We are currently working on applying machine learning as a distant reading tool to the journal Österreichische Zeitschrift für Volkskunde (OEZV) of the Austrian Museum of Folk Life and Folk Art. The OEZV has been published almost continuously since 1895 and we are able to use the result of an ‘Optical Character Recognition’ (OCR) scan of the entire publication history for our analysis. One of our interests is how the discourse and corresponding topics have changed over the years of its publication.

We applied topic modelling via Latent Dirichlet Allocation (LDA) for this analysis. Topic modelling tries to model latent topics in large amounts of text. Its basic entitity are documents which are modelled as probability distributions over word occurences. The assumption is that documents contain text about different topics which manifests itself in usage of different words. These latent topics are then also modelled as probability distributions over word occurences, since different topics will use different words related to their different content. LDA then finds a probability distribution of topics across documents, trying to optimize separation of documents over topics. The assumption here is that different documents contain information about rather different (and few) topics, but of course overlaps are allowed.

Usually a document is one article in a journal or newspaper, but for OEZV we have no access to article boundaries, therefore our basic entity are individual pages (more than 34000 for all years of OEZV together). Since we are interested in topic evolution over time, we aggregated all pages per year into overall documents. Using the LDA visualization package pyLDAvis, we modelled all OEZV volumes as distributions over 30 topics.

In this visualization, every topic is represented as a sphere in the left part of the figure. Clicking on one of the spheres (no. 17 in our picture), the right part of the figure shows a distribution of words which are prevalent for this topic. Some of the words have a religious meaning like ‘apostel’, ‘christusfigur’, ‘passionsspiele’ or ‘gründonnerstag’. Others are more about dancing like ‘tänzer’, ‘bandltanz’ or ‘getanzt’, which might lead to the conclusion that this topic is about religion and certain folkroristic rituals aorund it. It has to be said that such topics are often hard to interpret and maybe 30 topics for the entire OEZV collection is a too coarse resolution.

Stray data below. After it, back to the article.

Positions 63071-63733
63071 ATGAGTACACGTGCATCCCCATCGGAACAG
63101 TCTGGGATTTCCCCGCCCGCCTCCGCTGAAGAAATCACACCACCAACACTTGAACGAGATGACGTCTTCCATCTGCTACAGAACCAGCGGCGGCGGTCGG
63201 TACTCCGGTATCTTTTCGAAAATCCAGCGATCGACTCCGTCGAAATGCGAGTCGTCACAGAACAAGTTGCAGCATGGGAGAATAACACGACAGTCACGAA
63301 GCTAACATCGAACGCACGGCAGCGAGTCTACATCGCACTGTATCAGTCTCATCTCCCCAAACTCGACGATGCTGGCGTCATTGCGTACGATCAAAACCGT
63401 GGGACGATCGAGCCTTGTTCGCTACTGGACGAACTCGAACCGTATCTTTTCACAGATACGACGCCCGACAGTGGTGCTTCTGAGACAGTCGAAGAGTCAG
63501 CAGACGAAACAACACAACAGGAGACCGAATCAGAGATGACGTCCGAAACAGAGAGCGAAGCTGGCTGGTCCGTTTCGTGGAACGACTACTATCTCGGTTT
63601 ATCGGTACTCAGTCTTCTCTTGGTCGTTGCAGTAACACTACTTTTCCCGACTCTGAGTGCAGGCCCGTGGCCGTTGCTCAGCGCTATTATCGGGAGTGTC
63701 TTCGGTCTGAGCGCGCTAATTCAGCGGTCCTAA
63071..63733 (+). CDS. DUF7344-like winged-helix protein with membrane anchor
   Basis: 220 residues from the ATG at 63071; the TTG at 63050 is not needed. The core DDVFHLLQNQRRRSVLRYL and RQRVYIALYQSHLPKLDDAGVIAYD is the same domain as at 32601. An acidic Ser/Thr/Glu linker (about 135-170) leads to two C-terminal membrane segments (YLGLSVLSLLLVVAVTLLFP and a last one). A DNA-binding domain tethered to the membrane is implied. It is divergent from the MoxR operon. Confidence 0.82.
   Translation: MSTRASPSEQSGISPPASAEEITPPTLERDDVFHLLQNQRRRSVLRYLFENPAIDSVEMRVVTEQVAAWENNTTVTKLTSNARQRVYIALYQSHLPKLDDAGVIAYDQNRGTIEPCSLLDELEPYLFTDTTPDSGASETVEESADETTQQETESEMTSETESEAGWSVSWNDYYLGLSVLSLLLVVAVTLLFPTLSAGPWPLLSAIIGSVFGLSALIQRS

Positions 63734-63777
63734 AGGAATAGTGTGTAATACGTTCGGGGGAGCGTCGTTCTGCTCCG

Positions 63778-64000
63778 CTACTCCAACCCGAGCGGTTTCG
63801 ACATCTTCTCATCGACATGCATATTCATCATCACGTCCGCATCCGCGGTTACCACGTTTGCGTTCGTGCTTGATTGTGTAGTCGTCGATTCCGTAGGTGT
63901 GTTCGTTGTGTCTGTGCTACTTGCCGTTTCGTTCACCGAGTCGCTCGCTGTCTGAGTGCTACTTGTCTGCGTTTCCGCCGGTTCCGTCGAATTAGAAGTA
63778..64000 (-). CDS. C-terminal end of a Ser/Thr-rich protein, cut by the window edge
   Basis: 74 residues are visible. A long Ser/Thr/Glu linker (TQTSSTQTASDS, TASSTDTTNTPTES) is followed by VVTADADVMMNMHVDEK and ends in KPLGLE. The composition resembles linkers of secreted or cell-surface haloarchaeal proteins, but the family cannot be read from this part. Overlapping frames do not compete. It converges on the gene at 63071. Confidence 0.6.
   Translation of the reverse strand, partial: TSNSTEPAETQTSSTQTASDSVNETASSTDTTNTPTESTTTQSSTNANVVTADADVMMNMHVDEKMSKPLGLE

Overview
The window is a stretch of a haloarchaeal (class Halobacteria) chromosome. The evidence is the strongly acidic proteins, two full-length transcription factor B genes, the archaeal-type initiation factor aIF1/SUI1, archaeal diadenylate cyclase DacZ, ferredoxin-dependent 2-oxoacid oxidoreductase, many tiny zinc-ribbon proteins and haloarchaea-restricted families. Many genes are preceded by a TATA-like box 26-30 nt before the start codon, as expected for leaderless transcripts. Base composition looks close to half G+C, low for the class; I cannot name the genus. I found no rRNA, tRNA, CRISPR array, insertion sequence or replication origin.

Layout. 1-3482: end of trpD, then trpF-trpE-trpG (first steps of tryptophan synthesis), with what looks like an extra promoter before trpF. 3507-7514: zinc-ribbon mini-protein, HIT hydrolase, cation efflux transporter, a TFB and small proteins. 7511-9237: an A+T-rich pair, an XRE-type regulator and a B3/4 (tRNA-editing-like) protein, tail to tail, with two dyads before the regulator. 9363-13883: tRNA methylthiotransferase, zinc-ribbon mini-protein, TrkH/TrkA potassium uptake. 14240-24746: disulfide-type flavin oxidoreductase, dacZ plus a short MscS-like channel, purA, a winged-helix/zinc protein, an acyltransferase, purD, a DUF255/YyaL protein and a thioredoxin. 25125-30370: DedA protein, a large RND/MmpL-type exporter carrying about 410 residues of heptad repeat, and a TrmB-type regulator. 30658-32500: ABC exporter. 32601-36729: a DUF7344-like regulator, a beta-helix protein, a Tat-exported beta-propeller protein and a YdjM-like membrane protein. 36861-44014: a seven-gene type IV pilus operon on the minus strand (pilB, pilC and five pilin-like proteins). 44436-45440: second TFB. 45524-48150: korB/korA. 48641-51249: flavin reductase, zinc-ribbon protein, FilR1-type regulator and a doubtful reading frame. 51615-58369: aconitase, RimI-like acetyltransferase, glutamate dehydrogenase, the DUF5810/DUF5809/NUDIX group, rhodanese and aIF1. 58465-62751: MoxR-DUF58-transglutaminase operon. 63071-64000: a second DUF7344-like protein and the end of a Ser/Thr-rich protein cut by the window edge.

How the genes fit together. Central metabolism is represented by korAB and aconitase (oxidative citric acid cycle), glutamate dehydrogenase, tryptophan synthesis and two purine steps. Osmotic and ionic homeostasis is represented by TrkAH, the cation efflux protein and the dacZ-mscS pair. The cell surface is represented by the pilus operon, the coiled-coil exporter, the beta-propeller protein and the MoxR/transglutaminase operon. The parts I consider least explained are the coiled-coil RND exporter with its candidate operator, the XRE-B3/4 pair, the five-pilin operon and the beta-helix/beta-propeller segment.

Every year of OEZV is now a distribution over 30 topics, i.e. a vector of probabilities of size 30. We can use this representation to compute how similar annual volumes of OEZV are in their distribution across topics. In the figure above both axes are the years of publication, from 1895 in the bottom left corner to 2018 bottom right and top left. One coloured cell in this figure represents the similarity of these years (inverted distance between probability vectors), with dark blue being very similar, bright yellow not similar and green in-between. Therefore the main diagonal is dark blue, since OEZV from one year is of course very similar to itself. The most interesting patterns are the larger dark blue rectangles along the main diagonal, indicating a number of consecutive years which are all similar to each other. This is most evident for the years 1940 to 1944, which is highlighted with a red ring around it. This time span coincides with Austria being part of Nazi Germany’s Third Reich, hence it is expected that the discourse in OEZV might be very different from all other years of its publication.

However, looking directly at the results from the OCR scan for the years 1940 to 1944, we realize that all of it is some kind of pseudo-German nonsense language, e.g.: “Vrautbater fteßte eine Dteipe bon Dtätfelfragen, auf bie ber Vrautfüprer alg Veboßmäiptigter beg Vräutigamg bie paffenbe Slnimori finbett mufgte”. To understand what happened here we look directly at the PDF-files of the OEZV, showing one page for the year 1944 below. As you can see a special typeface called ‘Frakturschrift’ is being used, which was typical for Nazi Germany.

Compare this to a page from year 1895, where a more common typeface has been used, as in all years except 1940 to 1944.

Appearantly the OCR scan failed miserably on the ‘Frakturschrift’ typeface resulting in the years 1940 to 1944 using its “own” language, some kind of gibberish German. This of course has a very harmful impact on our machine learning approach, since the years 1940 to 1944 use completely different (non-sensical) words than all other years. As a result these years end up having very different distributions across words and topics. Hence the high similarity between years 1940 to 1944 turns out to not be a very significant result after all, but an artefact of the processing pipeline with the OCR mistake propagating through the whole system.

Nevertheless we find this result interesting, because the time when Austria was part of the Third Reich has always been a sort of blind spot for Austria’s society, taking decades to accept its own disreputable role in the horrific events during this historic time span, slowly emerging from “Hitler’s first victim” to perpetrator and culprit. It is therefore quite ironic that this blind spot reappears via distant reading of Austria’s main scientific journal on Austrian folk life and folk art …